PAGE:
Stocks won’t recover from coronavirus until there’s stimulus: Invesco

on Mar11
by | Comments Off on Stocks won’t recover from coronavirus until there’s stimulus: Invesco |

If coronavirus infections decline and Congress passes a fiscal stimulus package, Invesco’s Kristina Hooper says, stocks will make a sustainable comeback.

She made the call as the Dow was plunging into a bear market, which reflects a 20% or more drop from 52-week highs.

“I don’t think we’ve hit a bottom yet,” the firm’s chief global market strategist told CNBC’s “Trading Nation” on Wednesday. “What’s going to be critical is the fiscal response, particularly tying it to keeping those Americans afloat who have lost work because of the virus.”

According to Hooper, the health care and the Federal Reserve’s monetary policy responses to the pandemic aren’t enough to help Wall Street and Main Street weather the economic fallout.

“It really depends on policy,” she said. “What could cause a bottom, could be a powerful catalyst for stocks to move up, of course, is if we actually get appropriate fiscal policy.”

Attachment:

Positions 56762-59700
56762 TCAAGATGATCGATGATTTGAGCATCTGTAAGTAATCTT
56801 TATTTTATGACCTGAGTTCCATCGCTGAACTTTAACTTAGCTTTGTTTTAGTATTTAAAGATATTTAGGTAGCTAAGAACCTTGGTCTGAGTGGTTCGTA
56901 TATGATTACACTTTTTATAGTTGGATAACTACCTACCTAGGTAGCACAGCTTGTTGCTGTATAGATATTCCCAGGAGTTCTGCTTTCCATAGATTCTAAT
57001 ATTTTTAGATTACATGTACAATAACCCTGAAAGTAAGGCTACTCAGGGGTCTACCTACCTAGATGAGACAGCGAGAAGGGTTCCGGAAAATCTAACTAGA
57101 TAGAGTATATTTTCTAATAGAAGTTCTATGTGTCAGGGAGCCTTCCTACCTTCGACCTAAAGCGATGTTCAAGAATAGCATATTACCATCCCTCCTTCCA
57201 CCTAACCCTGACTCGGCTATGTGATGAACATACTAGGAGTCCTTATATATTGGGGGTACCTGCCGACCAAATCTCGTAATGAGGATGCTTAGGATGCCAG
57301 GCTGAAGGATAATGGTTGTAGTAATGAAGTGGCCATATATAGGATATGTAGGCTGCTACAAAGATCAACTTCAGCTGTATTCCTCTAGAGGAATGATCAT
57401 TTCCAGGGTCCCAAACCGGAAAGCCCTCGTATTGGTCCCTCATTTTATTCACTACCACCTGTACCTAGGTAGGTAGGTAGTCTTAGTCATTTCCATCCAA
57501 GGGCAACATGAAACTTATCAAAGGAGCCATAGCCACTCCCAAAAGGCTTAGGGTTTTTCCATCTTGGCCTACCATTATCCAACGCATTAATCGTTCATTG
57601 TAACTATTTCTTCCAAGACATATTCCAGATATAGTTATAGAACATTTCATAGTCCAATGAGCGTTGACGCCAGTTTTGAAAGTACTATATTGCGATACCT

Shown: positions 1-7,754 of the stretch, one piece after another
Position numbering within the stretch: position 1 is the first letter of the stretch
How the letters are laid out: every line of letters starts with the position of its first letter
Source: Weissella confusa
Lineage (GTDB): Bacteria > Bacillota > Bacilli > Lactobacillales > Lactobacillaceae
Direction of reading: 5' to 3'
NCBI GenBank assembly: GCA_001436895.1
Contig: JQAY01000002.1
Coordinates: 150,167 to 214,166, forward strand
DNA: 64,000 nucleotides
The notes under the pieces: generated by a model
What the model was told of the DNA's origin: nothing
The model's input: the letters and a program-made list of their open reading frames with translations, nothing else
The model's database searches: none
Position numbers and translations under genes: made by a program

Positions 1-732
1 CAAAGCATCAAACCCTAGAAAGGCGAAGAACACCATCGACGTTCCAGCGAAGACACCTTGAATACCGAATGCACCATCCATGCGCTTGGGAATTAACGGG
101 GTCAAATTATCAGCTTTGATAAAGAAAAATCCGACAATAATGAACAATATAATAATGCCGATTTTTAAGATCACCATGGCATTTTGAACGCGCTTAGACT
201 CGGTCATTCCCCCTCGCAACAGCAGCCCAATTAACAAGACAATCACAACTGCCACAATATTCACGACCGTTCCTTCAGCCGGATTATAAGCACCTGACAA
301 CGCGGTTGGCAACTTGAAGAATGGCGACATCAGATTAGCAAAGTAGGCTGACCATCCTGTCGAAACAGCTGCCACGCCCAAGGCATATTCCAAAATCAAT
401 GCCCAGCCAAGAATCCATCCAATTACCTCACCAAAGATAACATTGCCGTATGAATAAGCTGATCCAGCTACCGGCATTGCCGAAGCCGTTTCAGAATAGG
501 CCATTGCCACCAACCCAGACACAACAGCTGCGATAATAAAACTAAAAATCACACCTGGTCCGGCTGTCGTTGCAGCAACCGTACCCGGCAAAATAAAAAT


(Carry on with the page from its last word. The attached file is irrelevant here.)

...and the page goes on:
On Wednesday, the markets got slammed after the World Health Organization declared the coronavirus outbreak a pandemic. The Dow fell almost 6% and is now 20% off its all-time high. The S&P 500 and Nasdaq are both 19% below their record highs.

Hooper, who oversees more than $1.2 trillion in assets and is a long-term secular market bull, is advising clients to keep money working in stocks despite the damage.

‘We’re telling them not to panic’

“We’re telling them not to panic,” she said. “Stocks have an interesting gravitational pull upwards, and that’s really what happens if you have a long enough time horizon.”

Hooper is encouraging clients to casually start looking for new opportunities.

“We’re telling investors to sharpen their pencils,” she added. “What really looks attractive are Chinese equities and actually Asia EM [emerging markets] equities. Keep in mind that China is on the other side of this crisis. They’re seeing a real reduction in the growth rate in infections. And, what we’re hearing from U.S. companies is that operations are ramping up.”

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